Certificate of Deposit (CD) vs Savings Account
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What Is a CD Account?
Reasons to Open a CD Account
If you’re looking for a low-risk investment. CDs typically don’t pay as much as investments like stocks, bonds, or real estate. But a CD could make sense if you have a low tolerance for risk and you want to make the most of a safe short- or mid-term investment. Also, CDs offer protection from the Federal Deposit Insurance Corporation (FDIC), which insures deposits up to $250,000 per depositor at U.S. member banks. CDs at credit unions are similarly covered by the National Credit Union Administration (NCUA). If you have a savings goal but lack discipline. The money in a savings account is easy to access, which may be a plus in some instances. But it might also encourage you to spend more. Putting money in a CD generally eliminates that option—unless you pay an early withdrawal penalty. If you have a short-term goal and want a reliable return. Maybe you’re saving for a wedding or a big vacation trip that’s a year or two away. Or perhaps you’re working toward a down payment to buy a home. Because CDs have a fixed rate and term, you should know exactly how much you’ll get when your CD matures. That could make it easier to plan for the future. If CD rates are higher. Over the past couple of years, CD rates have risen a fairly significant amount. For instance, in early 2022, the rates were just 1% APY (annual percentage yield). Currently, the rates are higher than 4%. At higher rates, a CD could be a reliable and lucrative savings vehicle.
Pros and Cons of a CD Account
What Is a Regular Savings Account?
Uses for a Regular Savings Account
To set up an emergency fund. A savings account can be a good place to keep money you might need for unexpected expenses like car repairs or medical bills. To save up for a purchase in the near future. If you need money for something in the next few months, like a new sofa or a down payment on a car, you can save up for it and have it ready for you when you need it. To have a set-it-and-forget-it savings plan. Putting your savings on autopilot can help eliminate spending temptation and savings procrastination. You can ask your HR department to direct deposit a portion of your paycheck into your savings account, or you can set up automatic transfers from your checking account to your savings account. To keep your savings separate from your checking account. Having two different accounts—checking and savings—allows you to separate your everyday spending money from funds for emergencies or a special purpose.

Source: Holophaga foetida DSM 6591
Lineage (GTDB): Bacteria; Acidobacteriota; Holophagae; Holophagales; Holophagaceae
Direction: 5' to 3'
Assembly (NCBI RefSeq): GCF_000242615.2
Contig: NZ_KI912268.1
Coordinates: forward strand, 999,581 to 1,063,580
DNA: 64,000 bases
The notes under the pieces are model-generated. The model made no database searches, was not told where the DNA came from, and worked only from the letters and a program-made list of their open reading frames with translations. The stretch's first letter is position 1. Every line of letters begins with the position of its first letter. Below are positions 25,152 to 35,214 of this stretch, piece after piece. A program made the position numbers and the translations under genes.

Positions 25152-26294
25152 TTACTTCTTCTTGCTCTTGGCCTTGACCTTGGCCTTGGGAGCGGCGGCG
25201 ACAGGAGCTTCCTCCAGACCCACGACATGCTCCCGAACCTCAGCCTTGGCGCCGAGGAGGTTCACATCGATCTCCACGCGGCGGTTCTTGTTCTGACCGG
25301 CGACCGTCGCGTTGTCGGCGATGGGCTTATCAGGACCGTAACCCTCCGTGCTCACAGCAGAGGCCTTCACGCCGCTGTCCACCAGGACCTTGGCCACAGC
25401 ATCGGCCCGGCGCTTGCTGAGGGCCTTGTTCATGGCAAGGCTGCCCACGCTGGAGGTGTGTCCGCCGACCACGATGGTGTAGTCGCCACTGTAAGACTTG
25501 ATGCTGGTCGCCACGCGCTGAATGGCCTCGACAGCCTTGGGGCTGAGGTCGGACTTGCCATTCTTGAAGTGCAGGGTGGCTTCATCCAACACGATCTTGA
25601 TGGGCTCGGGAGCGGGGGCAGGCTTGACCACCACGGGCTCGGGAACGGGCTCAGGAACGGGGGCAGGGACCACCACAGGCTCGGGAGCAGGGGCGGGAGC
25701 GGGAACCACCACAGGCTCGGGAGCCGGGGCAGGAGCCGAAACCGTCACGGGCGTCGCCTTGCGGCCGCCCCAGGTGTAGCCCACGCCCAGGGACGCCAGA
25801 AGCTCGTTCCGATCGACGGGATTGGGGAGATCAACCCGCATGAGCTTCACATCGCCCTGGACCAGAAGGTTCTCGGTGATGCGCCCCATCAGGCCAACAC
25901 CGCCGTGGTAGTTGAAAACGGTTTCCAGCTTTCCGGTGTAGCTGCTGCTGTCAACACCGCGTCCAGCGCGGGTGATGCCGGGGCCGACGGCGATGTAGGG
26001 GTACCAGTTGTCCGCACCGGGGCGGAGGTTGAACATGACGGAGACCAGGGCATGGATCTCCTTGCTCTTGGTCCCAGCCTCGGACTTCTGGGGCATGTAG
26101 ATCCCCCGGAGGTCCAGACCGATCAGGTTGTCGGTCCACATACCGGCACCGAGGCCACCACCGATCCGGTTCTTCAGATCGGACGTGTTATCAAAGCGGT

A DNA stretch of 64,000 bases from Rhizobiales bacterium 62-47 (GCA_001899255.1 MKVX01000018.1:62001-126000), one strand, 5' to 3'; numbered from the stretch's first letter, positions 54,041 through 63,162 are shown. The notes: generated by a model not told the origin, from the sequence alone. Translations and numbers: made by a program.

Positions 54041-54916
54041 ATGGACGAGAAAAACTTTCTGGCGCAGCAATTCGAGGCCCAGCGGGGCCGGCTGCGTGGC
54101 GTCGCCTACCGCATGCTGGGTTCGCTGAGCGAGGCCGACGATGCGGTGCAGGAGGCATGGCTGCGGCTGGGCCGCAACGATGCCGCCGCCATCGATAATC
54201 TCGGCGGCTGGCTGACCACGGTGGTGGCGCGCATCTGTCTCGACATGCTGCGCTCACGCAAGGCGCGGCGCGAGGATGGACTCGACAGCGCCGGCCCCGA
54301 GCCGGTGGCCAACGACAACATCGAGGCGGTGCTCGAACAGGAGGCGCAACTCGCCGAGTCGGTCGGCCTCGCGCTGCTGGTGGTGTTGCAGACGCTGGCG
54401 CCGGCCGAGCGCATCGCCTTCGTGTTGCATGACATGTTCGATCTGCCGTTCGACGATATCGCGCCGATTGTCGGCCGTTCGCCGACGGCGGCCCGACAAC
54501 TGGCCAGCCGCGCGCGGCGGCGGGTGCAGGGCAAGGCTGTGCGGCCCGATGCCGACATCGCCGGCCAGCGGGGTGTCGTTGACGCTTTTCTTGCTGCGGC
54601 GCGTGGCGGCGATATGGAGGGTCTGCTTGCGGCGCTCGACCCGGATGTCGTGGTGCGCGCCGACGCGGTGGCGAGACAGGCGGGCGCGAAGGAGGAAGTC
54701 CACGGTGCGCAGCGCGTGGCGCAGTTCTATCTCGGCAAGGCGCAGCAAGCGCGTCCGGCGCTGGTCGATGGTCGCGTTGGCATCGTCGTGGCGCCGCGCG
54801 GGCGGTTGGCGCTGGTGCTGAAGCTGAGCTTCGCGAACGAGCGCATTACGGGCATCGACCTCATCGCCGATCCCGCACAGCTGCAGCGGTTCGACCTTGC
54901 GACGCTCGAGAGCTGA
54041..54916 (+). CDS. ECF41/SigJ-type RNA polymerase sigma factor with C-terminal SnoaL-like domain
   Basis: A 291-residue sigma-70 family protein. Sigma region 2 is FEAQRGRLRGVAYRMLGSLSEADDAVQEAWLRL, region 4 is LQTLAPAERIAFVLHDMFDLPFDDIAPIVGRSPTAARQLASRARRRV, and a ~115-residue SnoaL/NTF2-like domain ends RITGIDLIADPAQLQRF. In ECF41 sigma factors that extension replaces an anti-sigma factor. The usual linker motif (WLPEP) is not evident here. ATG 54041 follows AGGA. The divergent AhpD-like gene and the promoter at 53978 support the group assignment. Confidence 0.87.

Pros and Cons of a Regular Savings Account
Differences Between a CD and a Regular Savings Account
Other Types of Savings Accounts to Consider
High-Yield Savings Accounts: If you’re looking to maximize the growth in your account with a more competitive APY, you may want to consider a high-yield savings account. These accounts are typically offered by online banks and generally have lower fees and lower minimum balance requirements. Online bank accounts are FDIC-insured, just like traditional bank accounts. Money Market Savings Accounts: With these accounts, you can earn interest on your money and have easy access to it. The APY on a money market savings account may be higher than with traditional savings account APY, but the required minimum balance and fees may be higher as well. Cash Management Accounts: A cash management account is an interest-bearing account generally offered by a brokerage, investment firm, or a robo-advisor. Providers typically partner with banks that hold the money, pay interest, and offer FDIC coverage. These accounts, which are usually managed online and often have low or no fees, are typically used as a place to hold funds earmarked for investing. But they also can work like a spending account—with access to a debit card, checks, and autopay for bills. Specialty Savings Accounts: There are several kinds of specialty savings accounts available, including accounts designed to help young children, teens, and college students learn about managing money. Long-term Savings Accounts: If you’re saving for something that’s far down the road, there are accounts that are geared toward those long-term goals. You may want to consider a 529 college savings plan for your children’s tuition, for example, or a traditional or Roth IRA for your retirement.
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